Greatest Strength/Greatest Weakness: A Lesson From Donald J. Trump

Observing the political or cinematic stage is so fascinating because it provides a common framework for us to discover insights into our shared humanity.   The current political theater that is delighting the pundits also illustrates how we use our strengths for success or failure.

Many psychologists, real and armchair, have analyzed Trump’s psychological profile and fitness for the highest office. As an applied positive psychology practitioner, I observe Trump through the lens of his strengths. Two of his most obvious Gallup strengths are Competition (self-explanatory) and Significance (needing to be seen as important in the eyes of others). Trump loves to win.  He also loves the accolades and applause of his followers. When we are using our strengths well, it’s exhilarating and satisfying. The degree to which these strengths fuel his motivation to run for the country’s highest office could only be known by Trump himself.

Like all strengths, Competition and/or Significance can bring individuals to unimaginable success. The desire to win and to be better than a competitor can help one raise their game, or their team’s game, to the next level. The need to be seen as important can motivate achievement and accomplishment. Trump’s stunning successes in the Republican primary is a case study of skillful use of these strengths.

However, strengths can also be overused and misused. Some pundits are hypothesizing that Trump neither expected to win, nor wants the Presidency. If so, Trump may be competing for the sake of competition without consideration for what’s best for the country. He may also be willing to win at all costs, as he ramps up the rhetoric to arguably dangerous levels.    Significance can also be misused if one uses verbal abuse and bullying to feel more important, powerful, and better than others.

The rise and fall of Trump’s popularity is a lesson to us all. We develop our world-view and strategies based on early lessons and information. We often use those lessons as a frame of reference going forward as we create strategies for the future. Early successes with our strengths may teach us that using our favorite strengths is a good strategy. More is always better, right? Failure to re-evaluate our strategies combined with poor self-awareness can result in overuse and misuse; our strengths become our liabilities. Trump’s troubles are not the result of misfortune or a stellar opponent, as Clinton is as flawed in her own way as he is. Rather, he’s his own worst enemy.

Trump’s political tale beautifully reflects our shared human journey to find wisdom in our changing world and circumstances. The strategies that worked in one job, in another decade, with other people, may not work now. Trump’s opportunity now is go inside to understand his internal stage, as it is for us all.   Failure to do so will likely result in a tragic downfall.

Morality: Relative or Absolute?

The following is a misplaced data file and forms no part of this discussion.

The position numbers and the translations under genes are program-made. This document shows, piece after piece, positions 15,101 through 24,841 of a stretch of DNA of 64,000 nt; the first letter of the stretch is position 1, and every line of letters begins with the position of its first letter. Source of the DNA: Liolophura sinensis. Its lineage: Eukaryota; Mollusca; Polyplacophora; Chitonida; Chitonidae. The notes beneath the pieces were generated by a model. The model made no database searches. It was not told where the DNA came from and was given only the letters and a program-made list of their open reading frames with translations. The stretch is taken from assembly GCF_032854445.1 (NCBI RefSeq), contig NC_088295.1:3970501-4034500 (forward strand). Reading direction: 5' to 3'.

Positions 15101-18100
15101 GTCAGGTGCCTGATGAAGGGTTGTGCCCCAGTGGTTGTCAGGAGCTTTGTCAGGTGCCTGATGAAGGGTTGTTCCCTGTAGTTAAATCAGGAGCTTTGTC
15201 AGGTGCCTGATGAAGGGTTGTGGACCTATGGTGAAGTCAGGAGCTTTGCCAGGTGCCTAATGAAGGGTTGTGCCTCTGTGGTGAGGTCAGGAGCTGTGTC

Virginia Governor Bob McDonnell’s ethics debacle may be more than an embarrassment.  His actions may be criminal and he could be facing jail time.

The once vice-presidential contender has gone from popular opinion riches to rags as the extent of his lucrative relationship with Star Scientific president Jonnie Williams has come to light over the last few months.  The issue is whether McDonnell broke any ethical rules or laws by trading promotion of Star Scientific ‘s new product for lavish gifts and “loans”.

The response from the public predictably fell along party lines.   Liberals have used this incident to point out the unapologetic greed of the top 2% and corruption of our elected officials.  Conservatives claim this is trumped up indignation – after all, McDonnell broke no laws.    How can there be such polar opposite reaction from a group of relatively homogeneous (mostly white, Christian, American, east coast-living) constituents?  Does one group lack a moral compass?  Is the other in denial?

According to Pinker (2008) , different cultural groups have approximately the same set of moral values:  harm, fairness, community/group loyalty, authority and purity.  Differences in morality tend to result from variation in interpretation and priority of these values.  Therefore, in this example, liberals may have priorities of moral fairness and perhaps an overriding belief in loyalty to the public (community) over business (group).  In contrast, a conservative’s moral compass may prioritize loyalty to the business community over the public.  Further, conservatives may argue that the Governor is a special person (authority) and deserves special privileges within limits (which were not violated here, according to them).  Both groups likely believe that their respective moral rules are universal and rule-breakers should be punished (Bloom, 2011).

Virginian, like everyone else, arrive at moral decisions based on unconscious moral principles, an intuition that guides our moral reasoning (Bloom, 2011).  But we pretty much have opinions based on our gut reactions, which are influenced by our belief systems,  and then back-justify them with “logic.”   We also tend to only pay attention to things that are value to us – in this case, perhaps justifying our gut feelings.

Who’s right?  Who’s wrong?  Both groups are basing their opinions based on their own interpretation of their moral priorities.  Pointing out each other’s hypocrisy just highlights our own.  Perhaps understanding this premise can improve the quality of much-needed discourse.   Viva la difference!

 

References

Bloom, P. (2011).  Family, community, trolley problems, and the crisis in moral psychology.  Yale Review, 99(2), 26-43.

Pinker, S. (2008).  The moral instinct.  New York Times Magazine. Retrieved from http://www.nytimes.com/2008/01/13/magazine/13Psychology-t.html?pagewanted=print